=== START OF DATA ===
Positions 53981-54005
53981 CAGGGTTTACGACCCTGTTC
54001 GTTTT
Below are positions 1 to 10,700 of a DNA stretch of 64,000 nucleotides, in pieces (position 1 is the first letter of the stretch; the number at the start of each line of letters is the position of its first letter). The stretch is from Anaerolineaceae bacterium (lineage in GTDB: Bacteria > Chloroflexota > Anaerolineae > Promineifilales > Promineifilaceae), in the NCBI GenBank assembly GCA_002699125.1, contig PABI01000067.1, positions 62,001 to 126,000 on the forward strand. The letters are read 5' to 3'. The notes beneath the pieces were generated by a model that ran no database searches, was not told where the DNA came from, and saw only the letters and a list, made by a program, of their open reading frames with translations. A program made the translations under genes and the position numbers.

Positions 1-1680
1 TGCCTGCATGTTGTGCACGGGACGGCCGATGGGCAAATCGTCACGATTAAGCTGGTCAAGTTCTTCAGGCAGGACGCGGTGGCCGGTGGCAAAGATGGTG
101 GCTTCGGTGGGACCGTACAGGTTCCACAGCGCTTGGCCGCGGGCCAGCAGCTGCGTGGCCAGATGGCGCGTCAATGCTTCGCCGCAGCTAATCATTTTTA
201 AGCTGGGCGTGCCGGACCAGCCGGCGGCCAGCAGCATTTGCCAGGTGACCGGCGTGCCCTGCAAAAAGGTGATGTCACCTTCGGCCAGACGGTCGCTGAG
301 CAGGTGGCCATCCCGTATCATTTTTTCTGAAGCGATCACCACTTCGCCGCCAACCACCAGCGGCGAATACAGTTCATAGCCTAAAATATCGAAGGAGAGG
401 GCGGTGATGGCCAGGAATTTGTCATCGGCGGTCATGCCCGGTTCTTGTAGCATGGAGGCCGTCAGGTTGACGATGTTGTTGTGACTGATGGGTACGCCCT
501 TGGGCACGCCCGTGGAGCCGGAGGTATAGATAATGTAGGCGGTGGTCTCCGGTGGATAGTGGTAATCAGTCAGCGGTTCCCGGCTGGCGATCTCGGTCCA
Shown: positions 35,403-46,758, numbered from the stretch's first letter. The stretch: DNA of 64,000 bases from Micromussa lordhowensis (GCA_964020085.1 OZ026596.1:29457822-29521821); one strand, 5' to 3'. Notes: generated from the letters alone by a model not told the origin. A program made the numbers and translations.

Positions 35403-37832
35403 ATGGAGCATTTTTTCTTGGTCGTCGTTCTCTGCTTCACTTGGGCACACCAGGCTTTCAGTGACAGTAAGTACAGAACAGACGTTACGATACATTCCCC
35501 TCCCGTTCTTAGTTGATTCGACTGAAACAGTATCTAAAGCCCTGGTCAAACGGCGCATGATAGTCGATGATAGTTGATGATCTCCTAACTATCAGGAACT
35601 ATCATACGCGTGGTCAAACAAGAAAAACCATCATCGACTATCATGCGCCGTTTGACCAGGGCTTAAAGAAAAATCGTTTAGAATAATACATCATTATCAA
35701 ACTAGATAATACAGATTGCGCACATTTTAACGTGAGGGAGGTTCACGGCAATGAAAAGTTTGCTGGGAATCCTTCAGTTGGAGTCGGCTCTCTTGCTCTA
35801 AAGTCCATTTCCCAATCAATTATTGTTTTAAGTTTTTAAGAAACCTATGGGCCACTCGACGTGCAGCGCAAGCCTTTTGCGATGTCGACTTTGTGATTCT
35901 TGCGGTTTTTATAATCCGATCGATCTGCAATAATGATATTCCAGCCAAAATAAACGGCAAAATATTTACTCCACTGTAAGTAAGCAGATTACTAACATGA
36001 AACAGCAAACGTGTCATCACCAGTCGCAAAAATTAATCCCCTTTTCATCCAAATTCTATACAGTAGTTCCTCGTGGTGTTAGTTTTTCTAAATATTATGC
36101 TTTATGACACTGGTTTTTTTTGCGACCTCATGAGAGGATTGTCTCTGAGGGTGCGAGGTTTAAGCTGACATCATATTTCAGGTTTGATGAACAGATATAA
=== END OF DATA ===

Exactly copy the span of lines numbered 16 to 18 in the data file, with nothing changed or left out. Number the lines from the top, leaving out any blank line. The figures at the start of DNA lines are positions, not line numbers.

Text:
35601 ATCATACGCGTGGTCAAACAAGAAAAACCATCATCGACTATCATGCGCCGTTTGACCAGGGCTTAAAGAAAAATCGTTTAGAATAATACATCATTATCAA
35701 ACTAGATAATACAGATTGCGCACATTTTAACGTGAGGGAGGTTCACGGCAATGAAAAGTTTGCTGGGAATCCTTCAGTTGGAGTCGGCTCTCTTGCTCTA
35801 AAGTCCATTTCCCAATCAATTATTGTTTTAAGTTTTTAAGAAACCTATGGGCCACTCGACGTGCAGCGCAAGCCTTTTGCGATGTCGACTTTGTGATTCT